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I Cannot Focus on the Words of My Prayers

I Cannot Focus on the Words of My Prayers



As hard as I try, I am having trouble concentrating on the words in the prayerbook.

What should I do?


Concentrating during prayers is a great struggle for many. Standard Jewish prayer requires repeating the same words day after day, which can make it difficult to concentrate on the words.

Chabad-Lubavitch philosophy places great emphasis on the prayers and the transformative effect they can have on a person. Learning Hassidic teachings before praying is encouraged, as these teachings discuss the greatness of G‑d and His creation. This kind of contemplation helps one clear one’s mind and focus on the words being said and before whom they are being said. Preparing for prayer in this way is referred to in the Code of Jewish Law (98:1): “Before prayer, one should contemplate the greatness of G‑d Almighty and the lowliness of man.”

Just as preparing for anything one does will enhance one’s performance or experience, so too, contemplation of G‑d’s greatness before prayers greatly enhances one’s ability to focus. recently added an entire section that explains the deeper meaning of the prayer service. This section reveals new layers of meaning in the familiar text. Studying the deeper meanings behind the words can help one focus on the prayers. See the Online Siddur with Commentary.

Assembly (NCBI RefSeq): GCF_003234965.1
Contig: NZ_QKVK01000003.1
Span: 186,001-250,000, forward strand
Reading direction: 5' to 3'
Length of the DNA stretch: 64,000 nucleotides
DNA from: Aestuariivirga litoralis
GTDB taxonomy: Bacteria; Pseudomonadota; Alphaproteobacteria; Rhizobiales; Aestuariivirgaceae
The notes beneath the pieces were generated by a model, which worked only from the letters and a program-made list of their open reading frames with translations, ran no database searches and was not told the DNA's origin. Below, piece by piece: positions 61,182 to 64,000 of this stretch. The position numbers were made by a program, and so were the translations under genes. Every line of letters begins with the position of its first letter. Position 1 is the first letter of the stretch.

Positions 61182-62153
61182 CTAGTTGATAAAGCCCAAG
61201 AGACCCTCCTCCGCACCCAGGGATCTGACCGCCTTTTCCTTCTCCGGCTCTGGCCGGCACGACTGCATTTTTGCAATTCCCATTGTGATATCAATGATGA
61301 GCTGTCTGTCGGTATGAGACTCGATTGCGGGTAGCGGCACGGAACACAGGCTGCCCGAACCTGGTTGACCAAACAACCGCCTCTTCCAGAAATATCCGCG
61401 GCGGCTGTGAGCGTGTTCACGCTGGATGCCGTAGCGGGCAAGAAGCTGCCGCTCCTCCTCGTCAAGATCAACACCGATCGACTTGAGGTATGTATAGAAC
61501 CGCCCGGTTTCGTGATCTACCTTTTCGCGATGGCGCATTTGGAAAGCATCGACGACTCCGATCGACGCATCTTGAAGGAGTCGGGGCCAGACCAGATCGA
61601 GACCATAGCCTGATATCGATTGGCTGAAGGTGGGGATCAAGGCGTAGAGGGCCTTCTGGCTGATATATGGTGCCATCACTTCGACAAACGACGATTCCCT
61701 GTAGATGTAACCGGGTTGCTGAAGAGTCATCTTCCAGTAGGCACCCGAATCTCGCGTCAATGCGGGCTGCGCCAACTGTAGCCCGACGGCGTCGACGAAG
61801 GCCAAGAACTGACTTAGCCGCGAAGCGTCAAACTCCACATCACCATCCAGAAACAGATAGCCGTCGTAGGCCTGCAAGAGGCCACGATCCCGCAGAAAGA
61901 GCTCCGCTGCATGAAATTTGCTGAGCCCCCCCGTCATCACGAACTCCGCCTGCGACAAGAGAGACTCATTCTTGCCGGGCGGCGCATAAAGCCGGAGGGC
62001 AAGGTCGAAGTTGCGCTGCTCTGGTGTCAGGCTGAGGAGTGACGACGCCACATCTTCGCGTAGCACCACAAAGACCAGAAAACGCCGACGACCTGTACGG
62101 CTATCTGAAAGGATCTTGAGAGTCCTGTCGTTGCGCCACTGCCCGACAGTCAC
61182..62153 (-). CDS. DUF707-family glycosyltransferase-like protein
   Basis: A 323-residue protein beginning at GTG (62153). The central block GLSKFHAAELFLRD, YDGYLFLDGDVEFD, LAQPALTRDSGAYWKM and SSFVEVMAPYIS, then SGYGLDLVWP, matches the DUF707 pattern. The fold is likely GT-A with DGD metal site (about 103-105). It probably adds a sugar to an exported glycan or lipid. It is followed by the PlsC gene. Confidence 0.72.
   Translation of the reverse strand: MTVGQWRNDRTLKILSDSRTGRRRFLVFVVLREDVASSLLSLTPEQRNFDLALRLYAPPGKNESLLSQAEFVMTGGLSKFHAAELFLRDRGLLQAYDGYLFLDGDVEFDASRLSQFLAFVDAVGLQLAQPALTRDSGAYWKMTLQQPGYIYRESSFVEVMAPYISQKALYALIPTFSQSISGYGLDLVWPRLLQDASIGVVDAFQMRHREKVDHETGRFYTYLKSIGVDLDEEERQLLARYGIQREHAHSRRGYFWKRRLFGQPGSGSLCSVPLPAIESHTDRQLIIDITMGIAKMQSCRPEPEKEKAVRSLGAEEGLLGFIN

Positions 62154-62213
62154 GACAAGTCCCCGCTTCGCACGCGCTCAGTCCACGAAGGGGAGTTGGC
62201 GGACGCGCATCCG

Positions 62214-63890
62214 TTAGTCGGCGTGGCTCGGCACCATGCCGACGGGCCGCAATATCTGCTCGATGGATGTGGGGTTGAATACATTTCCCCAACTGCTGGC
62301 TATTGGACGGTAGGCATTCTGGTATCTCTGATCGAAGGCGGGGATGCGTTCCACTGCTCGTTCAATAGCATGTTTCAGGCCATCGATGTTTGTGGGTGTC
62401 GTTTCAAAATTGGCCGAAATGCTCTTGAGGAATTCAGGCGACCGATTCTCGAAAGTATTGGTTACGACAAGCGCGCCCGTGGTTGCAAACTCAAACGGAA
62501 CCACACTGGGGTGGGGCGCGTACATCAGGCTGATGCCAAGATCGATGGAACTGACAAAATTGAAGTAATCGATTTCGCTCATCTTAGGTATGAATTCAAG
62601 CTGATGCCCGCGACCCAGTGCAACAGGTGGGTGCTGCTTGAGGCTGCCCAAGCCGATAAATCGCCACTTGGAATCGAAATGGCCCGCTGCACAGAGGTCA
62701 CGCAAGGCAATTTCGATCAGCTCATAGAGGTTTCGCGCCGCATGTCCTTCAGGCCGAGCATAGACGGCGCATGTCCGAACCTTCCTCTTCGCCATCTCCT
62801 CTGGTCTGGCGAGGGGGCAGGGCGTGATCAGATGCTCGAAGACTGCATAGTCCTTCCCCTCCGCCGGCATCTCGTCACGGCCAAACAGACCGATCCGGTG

In addition, here are several ideas you can try; and I’m sure, if you ask around, you’ll get other ideas too.

One very simple (yet surprisingly difficult to carry out) strategy is to keep your finger pointing to the place in your prayerbook. That way, you have to constantly look at the words while you move your finger in time to what you’re saying. It doesn’t leave room for your thoughts to wander.

If you are reading the prayers in Hebrew, you might try lightly writing in the English translation between the Hebrew lines in the prayerbook. Sometimes, actually looking at the English words makes it much easier to keep in mind the meaning of the words you are reading. (Note that one should not do this on the Sabbath and major Jewish holidays, since we do not write on these days.)

My favorite option is to make use of the punctuation. That means you read the words as you would if you were actually saying them in conversation, rather than rereading the same text each day. When you speak, you pause where there are commas and periods, or at natural breaks in the sentences. Your voice is expressive. When you ask a question, your tone conveys that you are asking, rather than making a statement. The different parts of speech are heard in your voice.

By contrast, when we pray, we tend to rattle off the words in a monotone, pausing for breath only when we need it. But we would never speak to others that way. Shouldn’t our prayers to G‑d have the sound of a meaningful conversation?

Please see How do I develop my prayer concentration abilities? from our Jewish Prayer section.

Malkie Janowski
for The Judaism Website—

Malkie Janowski is an accomplished educator who lives in Coral Springs, Florida. Mrs. Janowski is also a responder on's Ask the Rabbi team.
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Bill Akin San Jose November 30, 2012